I started playing Vertical Drop Heroes HD, an RPG platformer made by Nerdook (a one-man developer known for his unique outlook on gaming), and didn’t play anything else for days. You start at the top of each level with a randomly generated character, collecting coins and defeating enemies until you reach the exit at the bottom of each stage, which is guarded by a boss. Killing enemies rewards you with experience, which as always, levels your hero up and makes him stronger. If that was all that is on offer with this game, there is no way it would have hogged my PS4 for four days in a row. Fortunately the RPG and rogue-like elements that Vertical Drop Heroes HD provides managed to not only keep me coming back for more, but offered a different and unique experience on every run.
The first few characters that are generated for you to play as are basic dudes with limited skills. They have weapons that will alter your play-style in a small way (spears have more reach but do less damage than swords, for example), but the skills these guys have are limited. While playing through a stage however, you will often encounter one or two vendors, that for a price, will unlock various powers and abilities. The catch is that these new toys will only be available for characters created for future play-throughs.
After you die a few times, you’ll notice the characters generated for a new game will start to have the abilities and traits bought from the aforementioned vendors. Instead of the basic arrow ability, you might have the ability to summon some skeletons, or teleport-attack a random enemy on the screen. Some characters will be able to double-jump, others will start the game with bonus health. These abilities can really force you to adopt a completely different play style than previous runs, and the combinations that are generated become more interesting the more you buy. If none of the characters provided at the start of a new game are to your tastes, then more can be generated for a small gold fee.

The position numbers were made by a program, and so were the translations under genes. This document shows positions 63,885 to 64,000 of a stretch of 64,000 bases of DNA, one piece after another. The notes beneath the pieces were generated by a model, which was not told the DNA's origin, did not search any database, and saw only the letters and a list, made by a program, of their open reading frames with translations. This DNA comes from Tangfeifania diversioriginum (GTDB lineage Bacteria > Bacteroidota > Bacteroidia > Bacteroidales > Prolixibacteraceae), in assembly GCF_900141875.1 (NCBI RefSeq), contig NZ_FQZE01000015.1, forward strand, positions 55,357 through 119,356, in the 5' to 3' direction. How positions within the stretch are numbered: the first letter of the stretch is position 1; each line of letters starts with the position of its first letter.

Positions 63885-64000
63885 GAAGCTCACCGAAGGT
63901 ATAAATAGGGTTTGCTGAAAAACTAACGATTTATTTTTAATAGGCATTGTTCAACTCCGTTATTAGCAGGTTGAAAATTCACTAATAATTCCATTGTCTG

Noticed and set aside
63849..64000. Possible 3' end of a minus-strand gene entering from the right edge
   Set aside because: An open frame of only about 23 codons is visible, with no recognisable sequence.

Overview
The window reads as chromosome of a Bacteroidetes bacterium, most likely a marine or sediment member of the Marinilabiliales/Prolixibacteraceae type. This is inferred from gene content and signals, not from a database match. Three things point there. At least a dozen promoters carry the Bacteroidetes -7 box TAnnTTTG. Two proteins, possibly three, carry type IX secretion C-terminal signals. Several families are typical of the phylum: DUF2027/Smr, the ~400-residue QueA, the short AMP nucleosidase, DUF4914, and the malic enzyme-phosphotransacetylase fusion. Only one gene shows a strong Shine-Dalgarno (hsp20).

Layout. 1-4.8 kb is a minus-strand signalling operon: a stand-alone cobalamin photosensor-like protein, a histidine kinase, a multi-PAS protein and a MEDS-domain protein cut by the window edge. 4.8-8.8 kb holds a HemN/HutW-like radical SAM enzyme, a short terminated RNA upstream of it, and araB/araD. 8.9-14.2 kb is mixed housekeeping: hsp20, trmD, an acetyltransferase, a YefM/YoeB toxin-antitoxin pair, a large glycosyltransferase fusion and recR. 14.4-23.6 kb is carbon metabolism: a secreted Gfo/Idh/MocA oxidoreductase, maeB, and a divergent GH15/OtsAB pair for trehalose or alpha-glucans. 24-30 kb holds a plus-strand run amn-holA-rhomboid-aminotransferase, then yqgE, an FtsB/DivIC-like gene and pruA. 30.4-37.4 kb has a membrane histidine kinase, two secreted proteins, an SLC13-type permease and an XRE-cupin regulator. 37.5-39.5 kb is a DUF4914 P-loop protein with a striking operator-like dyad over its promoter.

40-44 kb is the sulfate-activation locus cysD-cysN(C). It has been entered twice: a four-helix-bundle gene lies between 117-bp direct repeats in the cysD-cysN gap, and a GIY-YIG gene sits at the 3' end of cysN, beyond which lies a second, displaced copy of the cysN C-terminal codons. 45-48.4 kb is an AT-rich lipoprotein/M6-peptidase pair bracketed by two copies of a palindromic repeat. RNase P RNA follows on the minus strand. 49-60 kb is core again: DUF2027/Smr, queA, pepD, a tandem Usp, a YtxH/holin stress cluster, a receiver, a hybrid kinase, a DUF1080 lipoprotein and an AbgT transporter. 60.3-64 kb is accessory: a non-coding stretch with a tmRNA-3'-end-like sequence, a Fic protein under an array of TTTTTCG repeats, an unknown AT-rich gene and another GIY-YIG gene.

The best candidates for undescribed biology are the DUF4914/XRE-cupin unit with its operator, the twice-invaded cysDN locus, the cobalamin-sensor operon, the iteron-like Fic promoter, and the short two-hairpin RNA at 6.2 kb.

Any coins collected during your adventures are added to a total that stays with you, even after death. These coins are used to buy upgrades from vendors, but can also be spent at the start of your adventure to permanently increase health and damage. These coins can also be spent at shrines sprinkled throughout the game that will offer those same boosts, albeit only for that run. This made spending the coins a decision that needed to be carefully considered, as the cheaper shrine-boosts while certainly useful, would leave you strapped for gold when it came to the permanent buffs, if abused.
The visuals are very cutesy, but very average. It’s a middle-of-the-road affair here; nothing really stands out, but nothing is bad either. The enemies you encounter are themed to each stage, but it’s fairly generic stuff. You’ll play through a desert stage, a forest, a haunted castle, and general places you usually visit in platforming games. The stages are procedurally generated, so you’ll never play the same stage twice, but this can also cause some bugs that range from minor, to console-freezingly huge. The music is also themed to each stage, but again, pretty average fare that can irritate after a while.
I thoroughly enjoyed my time with Vertical Drop Heroes HD. Grinding through the same few stages would have been borderline boring if not for the fact that the characters could play so differently depending on the skills and traits you acquire. It’s also has the option for you to complete each stage as a ‘pacifist’, killing no enemies and instead collecting the pacifist orbs for gold and experience instead. New game plus is available upon completion for replayability, as well as a split-screen multiplayer mode. The bugs can be extremely annoying, but I’m willing to chalk that up to some dodgy random stage generation and only happened a few times. All in all, I think it’s a decent little romp and I’m not the biggest platforming fan, so it must have done something right.
REVIEW CODE: A complimentary Sony Playstation 4 code was provided to Bonus Stage for this review. Please send all review code enquiries to firstname.lastname@example.org.
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